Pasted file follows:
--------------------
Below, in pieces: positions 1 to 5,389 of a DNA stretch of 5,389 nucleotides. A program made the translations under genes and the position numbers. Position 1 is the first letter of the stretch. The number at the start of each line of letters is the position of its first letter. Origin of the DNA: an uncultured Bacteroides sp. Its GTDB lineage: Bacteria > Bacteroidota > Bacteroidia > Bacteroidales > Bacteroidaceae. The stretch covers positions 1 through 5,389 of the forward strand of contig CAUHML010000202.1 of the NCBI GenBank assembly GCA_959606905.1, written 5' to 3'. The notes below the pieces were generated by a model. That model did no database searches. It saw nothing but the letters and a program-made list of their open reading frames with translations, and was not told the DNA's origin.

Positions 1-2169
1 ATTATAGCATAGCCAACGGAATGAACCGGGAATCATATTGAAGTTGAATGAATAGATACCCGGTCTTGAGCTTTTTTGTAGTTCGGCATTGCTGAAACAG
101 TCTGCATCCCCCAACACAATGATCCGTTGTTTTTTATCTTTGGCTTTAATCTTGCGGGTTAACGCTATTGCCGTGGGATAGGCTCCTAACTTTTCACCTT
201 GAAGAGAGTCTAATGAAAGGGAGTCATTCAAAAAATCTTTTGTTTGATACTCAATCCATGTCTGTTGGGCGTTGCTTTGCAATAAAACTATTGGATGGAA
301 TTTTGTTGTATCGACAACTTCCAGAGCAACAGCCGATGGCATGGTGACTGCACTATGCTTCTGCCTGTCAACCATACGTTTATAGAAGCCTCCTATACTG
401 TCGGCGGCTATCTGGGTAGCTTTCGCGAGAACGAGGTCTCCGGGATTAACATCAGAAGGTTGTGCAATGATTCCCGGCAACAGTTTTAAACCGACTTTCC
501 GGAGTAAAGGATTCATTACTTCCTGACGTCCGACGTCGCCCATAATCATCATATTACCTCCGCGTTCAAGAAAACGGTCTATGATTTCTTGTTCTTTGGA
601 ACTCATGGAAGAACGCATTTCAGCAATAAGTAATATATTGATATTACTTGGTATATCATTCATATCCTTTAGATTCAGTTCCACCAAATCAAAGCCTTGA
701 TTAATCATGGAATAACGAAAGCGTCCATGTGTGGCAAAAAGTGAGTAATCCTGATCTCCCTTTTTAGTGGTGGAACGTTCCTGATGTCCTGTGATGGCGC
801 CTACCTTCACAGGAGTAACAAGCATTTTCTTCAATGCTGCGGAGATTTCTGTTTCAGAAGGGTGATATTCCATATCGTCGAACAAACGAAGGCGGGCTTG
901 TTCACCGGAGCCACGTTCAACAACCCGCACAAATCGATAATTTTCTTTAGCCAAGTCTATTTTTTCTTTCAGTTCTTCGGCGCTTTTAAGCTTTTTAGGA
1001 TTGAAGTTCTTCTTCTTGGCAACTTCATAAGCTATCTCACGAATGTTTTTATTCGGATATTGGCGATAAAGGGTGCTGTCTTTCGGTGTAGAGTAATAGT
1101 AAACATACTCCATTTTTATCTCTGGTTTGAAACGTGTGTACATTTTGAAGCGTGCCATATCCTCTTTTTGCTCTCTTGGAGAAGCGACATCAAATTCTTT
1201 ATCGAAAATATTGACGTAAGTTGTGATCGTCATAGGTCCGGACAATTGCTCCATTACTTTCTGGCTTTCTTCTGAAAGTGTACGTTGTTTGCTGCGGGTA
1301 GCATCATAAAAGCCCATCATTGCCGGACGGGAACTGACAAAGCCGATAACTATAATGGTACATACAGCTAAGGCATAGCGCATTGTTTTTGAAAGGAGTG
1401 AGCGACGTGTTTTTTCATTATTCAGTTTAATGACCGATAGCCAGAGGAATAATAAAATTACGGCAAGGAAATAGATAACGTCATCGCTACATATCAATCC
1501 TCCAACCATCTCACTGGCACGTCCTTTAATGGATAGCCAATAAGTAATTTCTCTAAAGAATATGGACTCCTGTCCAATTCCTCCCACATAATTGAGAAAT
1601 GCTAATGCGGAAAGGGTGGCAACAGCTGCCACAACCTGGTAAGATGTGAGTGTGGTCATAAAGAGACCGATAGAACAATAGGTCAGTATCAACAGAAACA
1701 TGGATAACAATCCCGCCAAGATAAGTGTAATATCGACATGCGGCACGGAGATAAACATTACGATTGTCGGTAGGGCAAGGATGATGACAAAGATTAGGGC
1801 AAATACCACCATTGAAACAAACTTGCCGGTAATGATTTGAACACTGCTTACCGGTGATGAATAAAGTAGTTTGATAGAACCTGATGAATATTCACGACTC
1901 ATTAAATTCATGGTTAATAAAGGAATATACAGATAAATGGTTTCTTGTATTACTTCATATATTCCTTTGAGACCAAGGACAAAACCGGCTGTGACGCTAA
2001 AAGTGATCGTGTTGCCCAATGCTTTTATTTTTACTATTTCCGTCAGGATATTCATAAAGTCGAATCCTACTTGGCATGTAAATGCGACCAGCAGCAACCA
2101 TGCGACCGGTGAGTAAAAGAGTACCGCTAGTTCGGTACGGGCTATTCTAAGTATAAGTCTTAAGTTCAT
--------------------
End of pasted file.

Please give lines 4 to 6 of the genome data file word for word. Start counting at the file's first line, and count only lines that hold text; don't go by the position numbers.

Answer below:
101 TCTGCATCCCCCAACACAATGATCCGTTGTTTTTTATCTTTGGCTTTAATCTTGCGGGTTAACGCTATTGCCGTGGGATAGGCTCCTAACTTTTCACCTT
201 GAAGAGAGTCTAATGAAAGGGAGTCATTCAAAAAATCTTTTGTTTGATACTCAATCCATGTCTGTTGGGCGTTGCTTTGCAATAAAACTATTGGATGGAA
301 TTTTGTTGTATCGACAACTTCCAGAGCAACAGCCGATGGCATGGTGACTGCACTATGCTTCTGCCTGTCAACCATACGTTTATAGAAGCCTCCTATACTG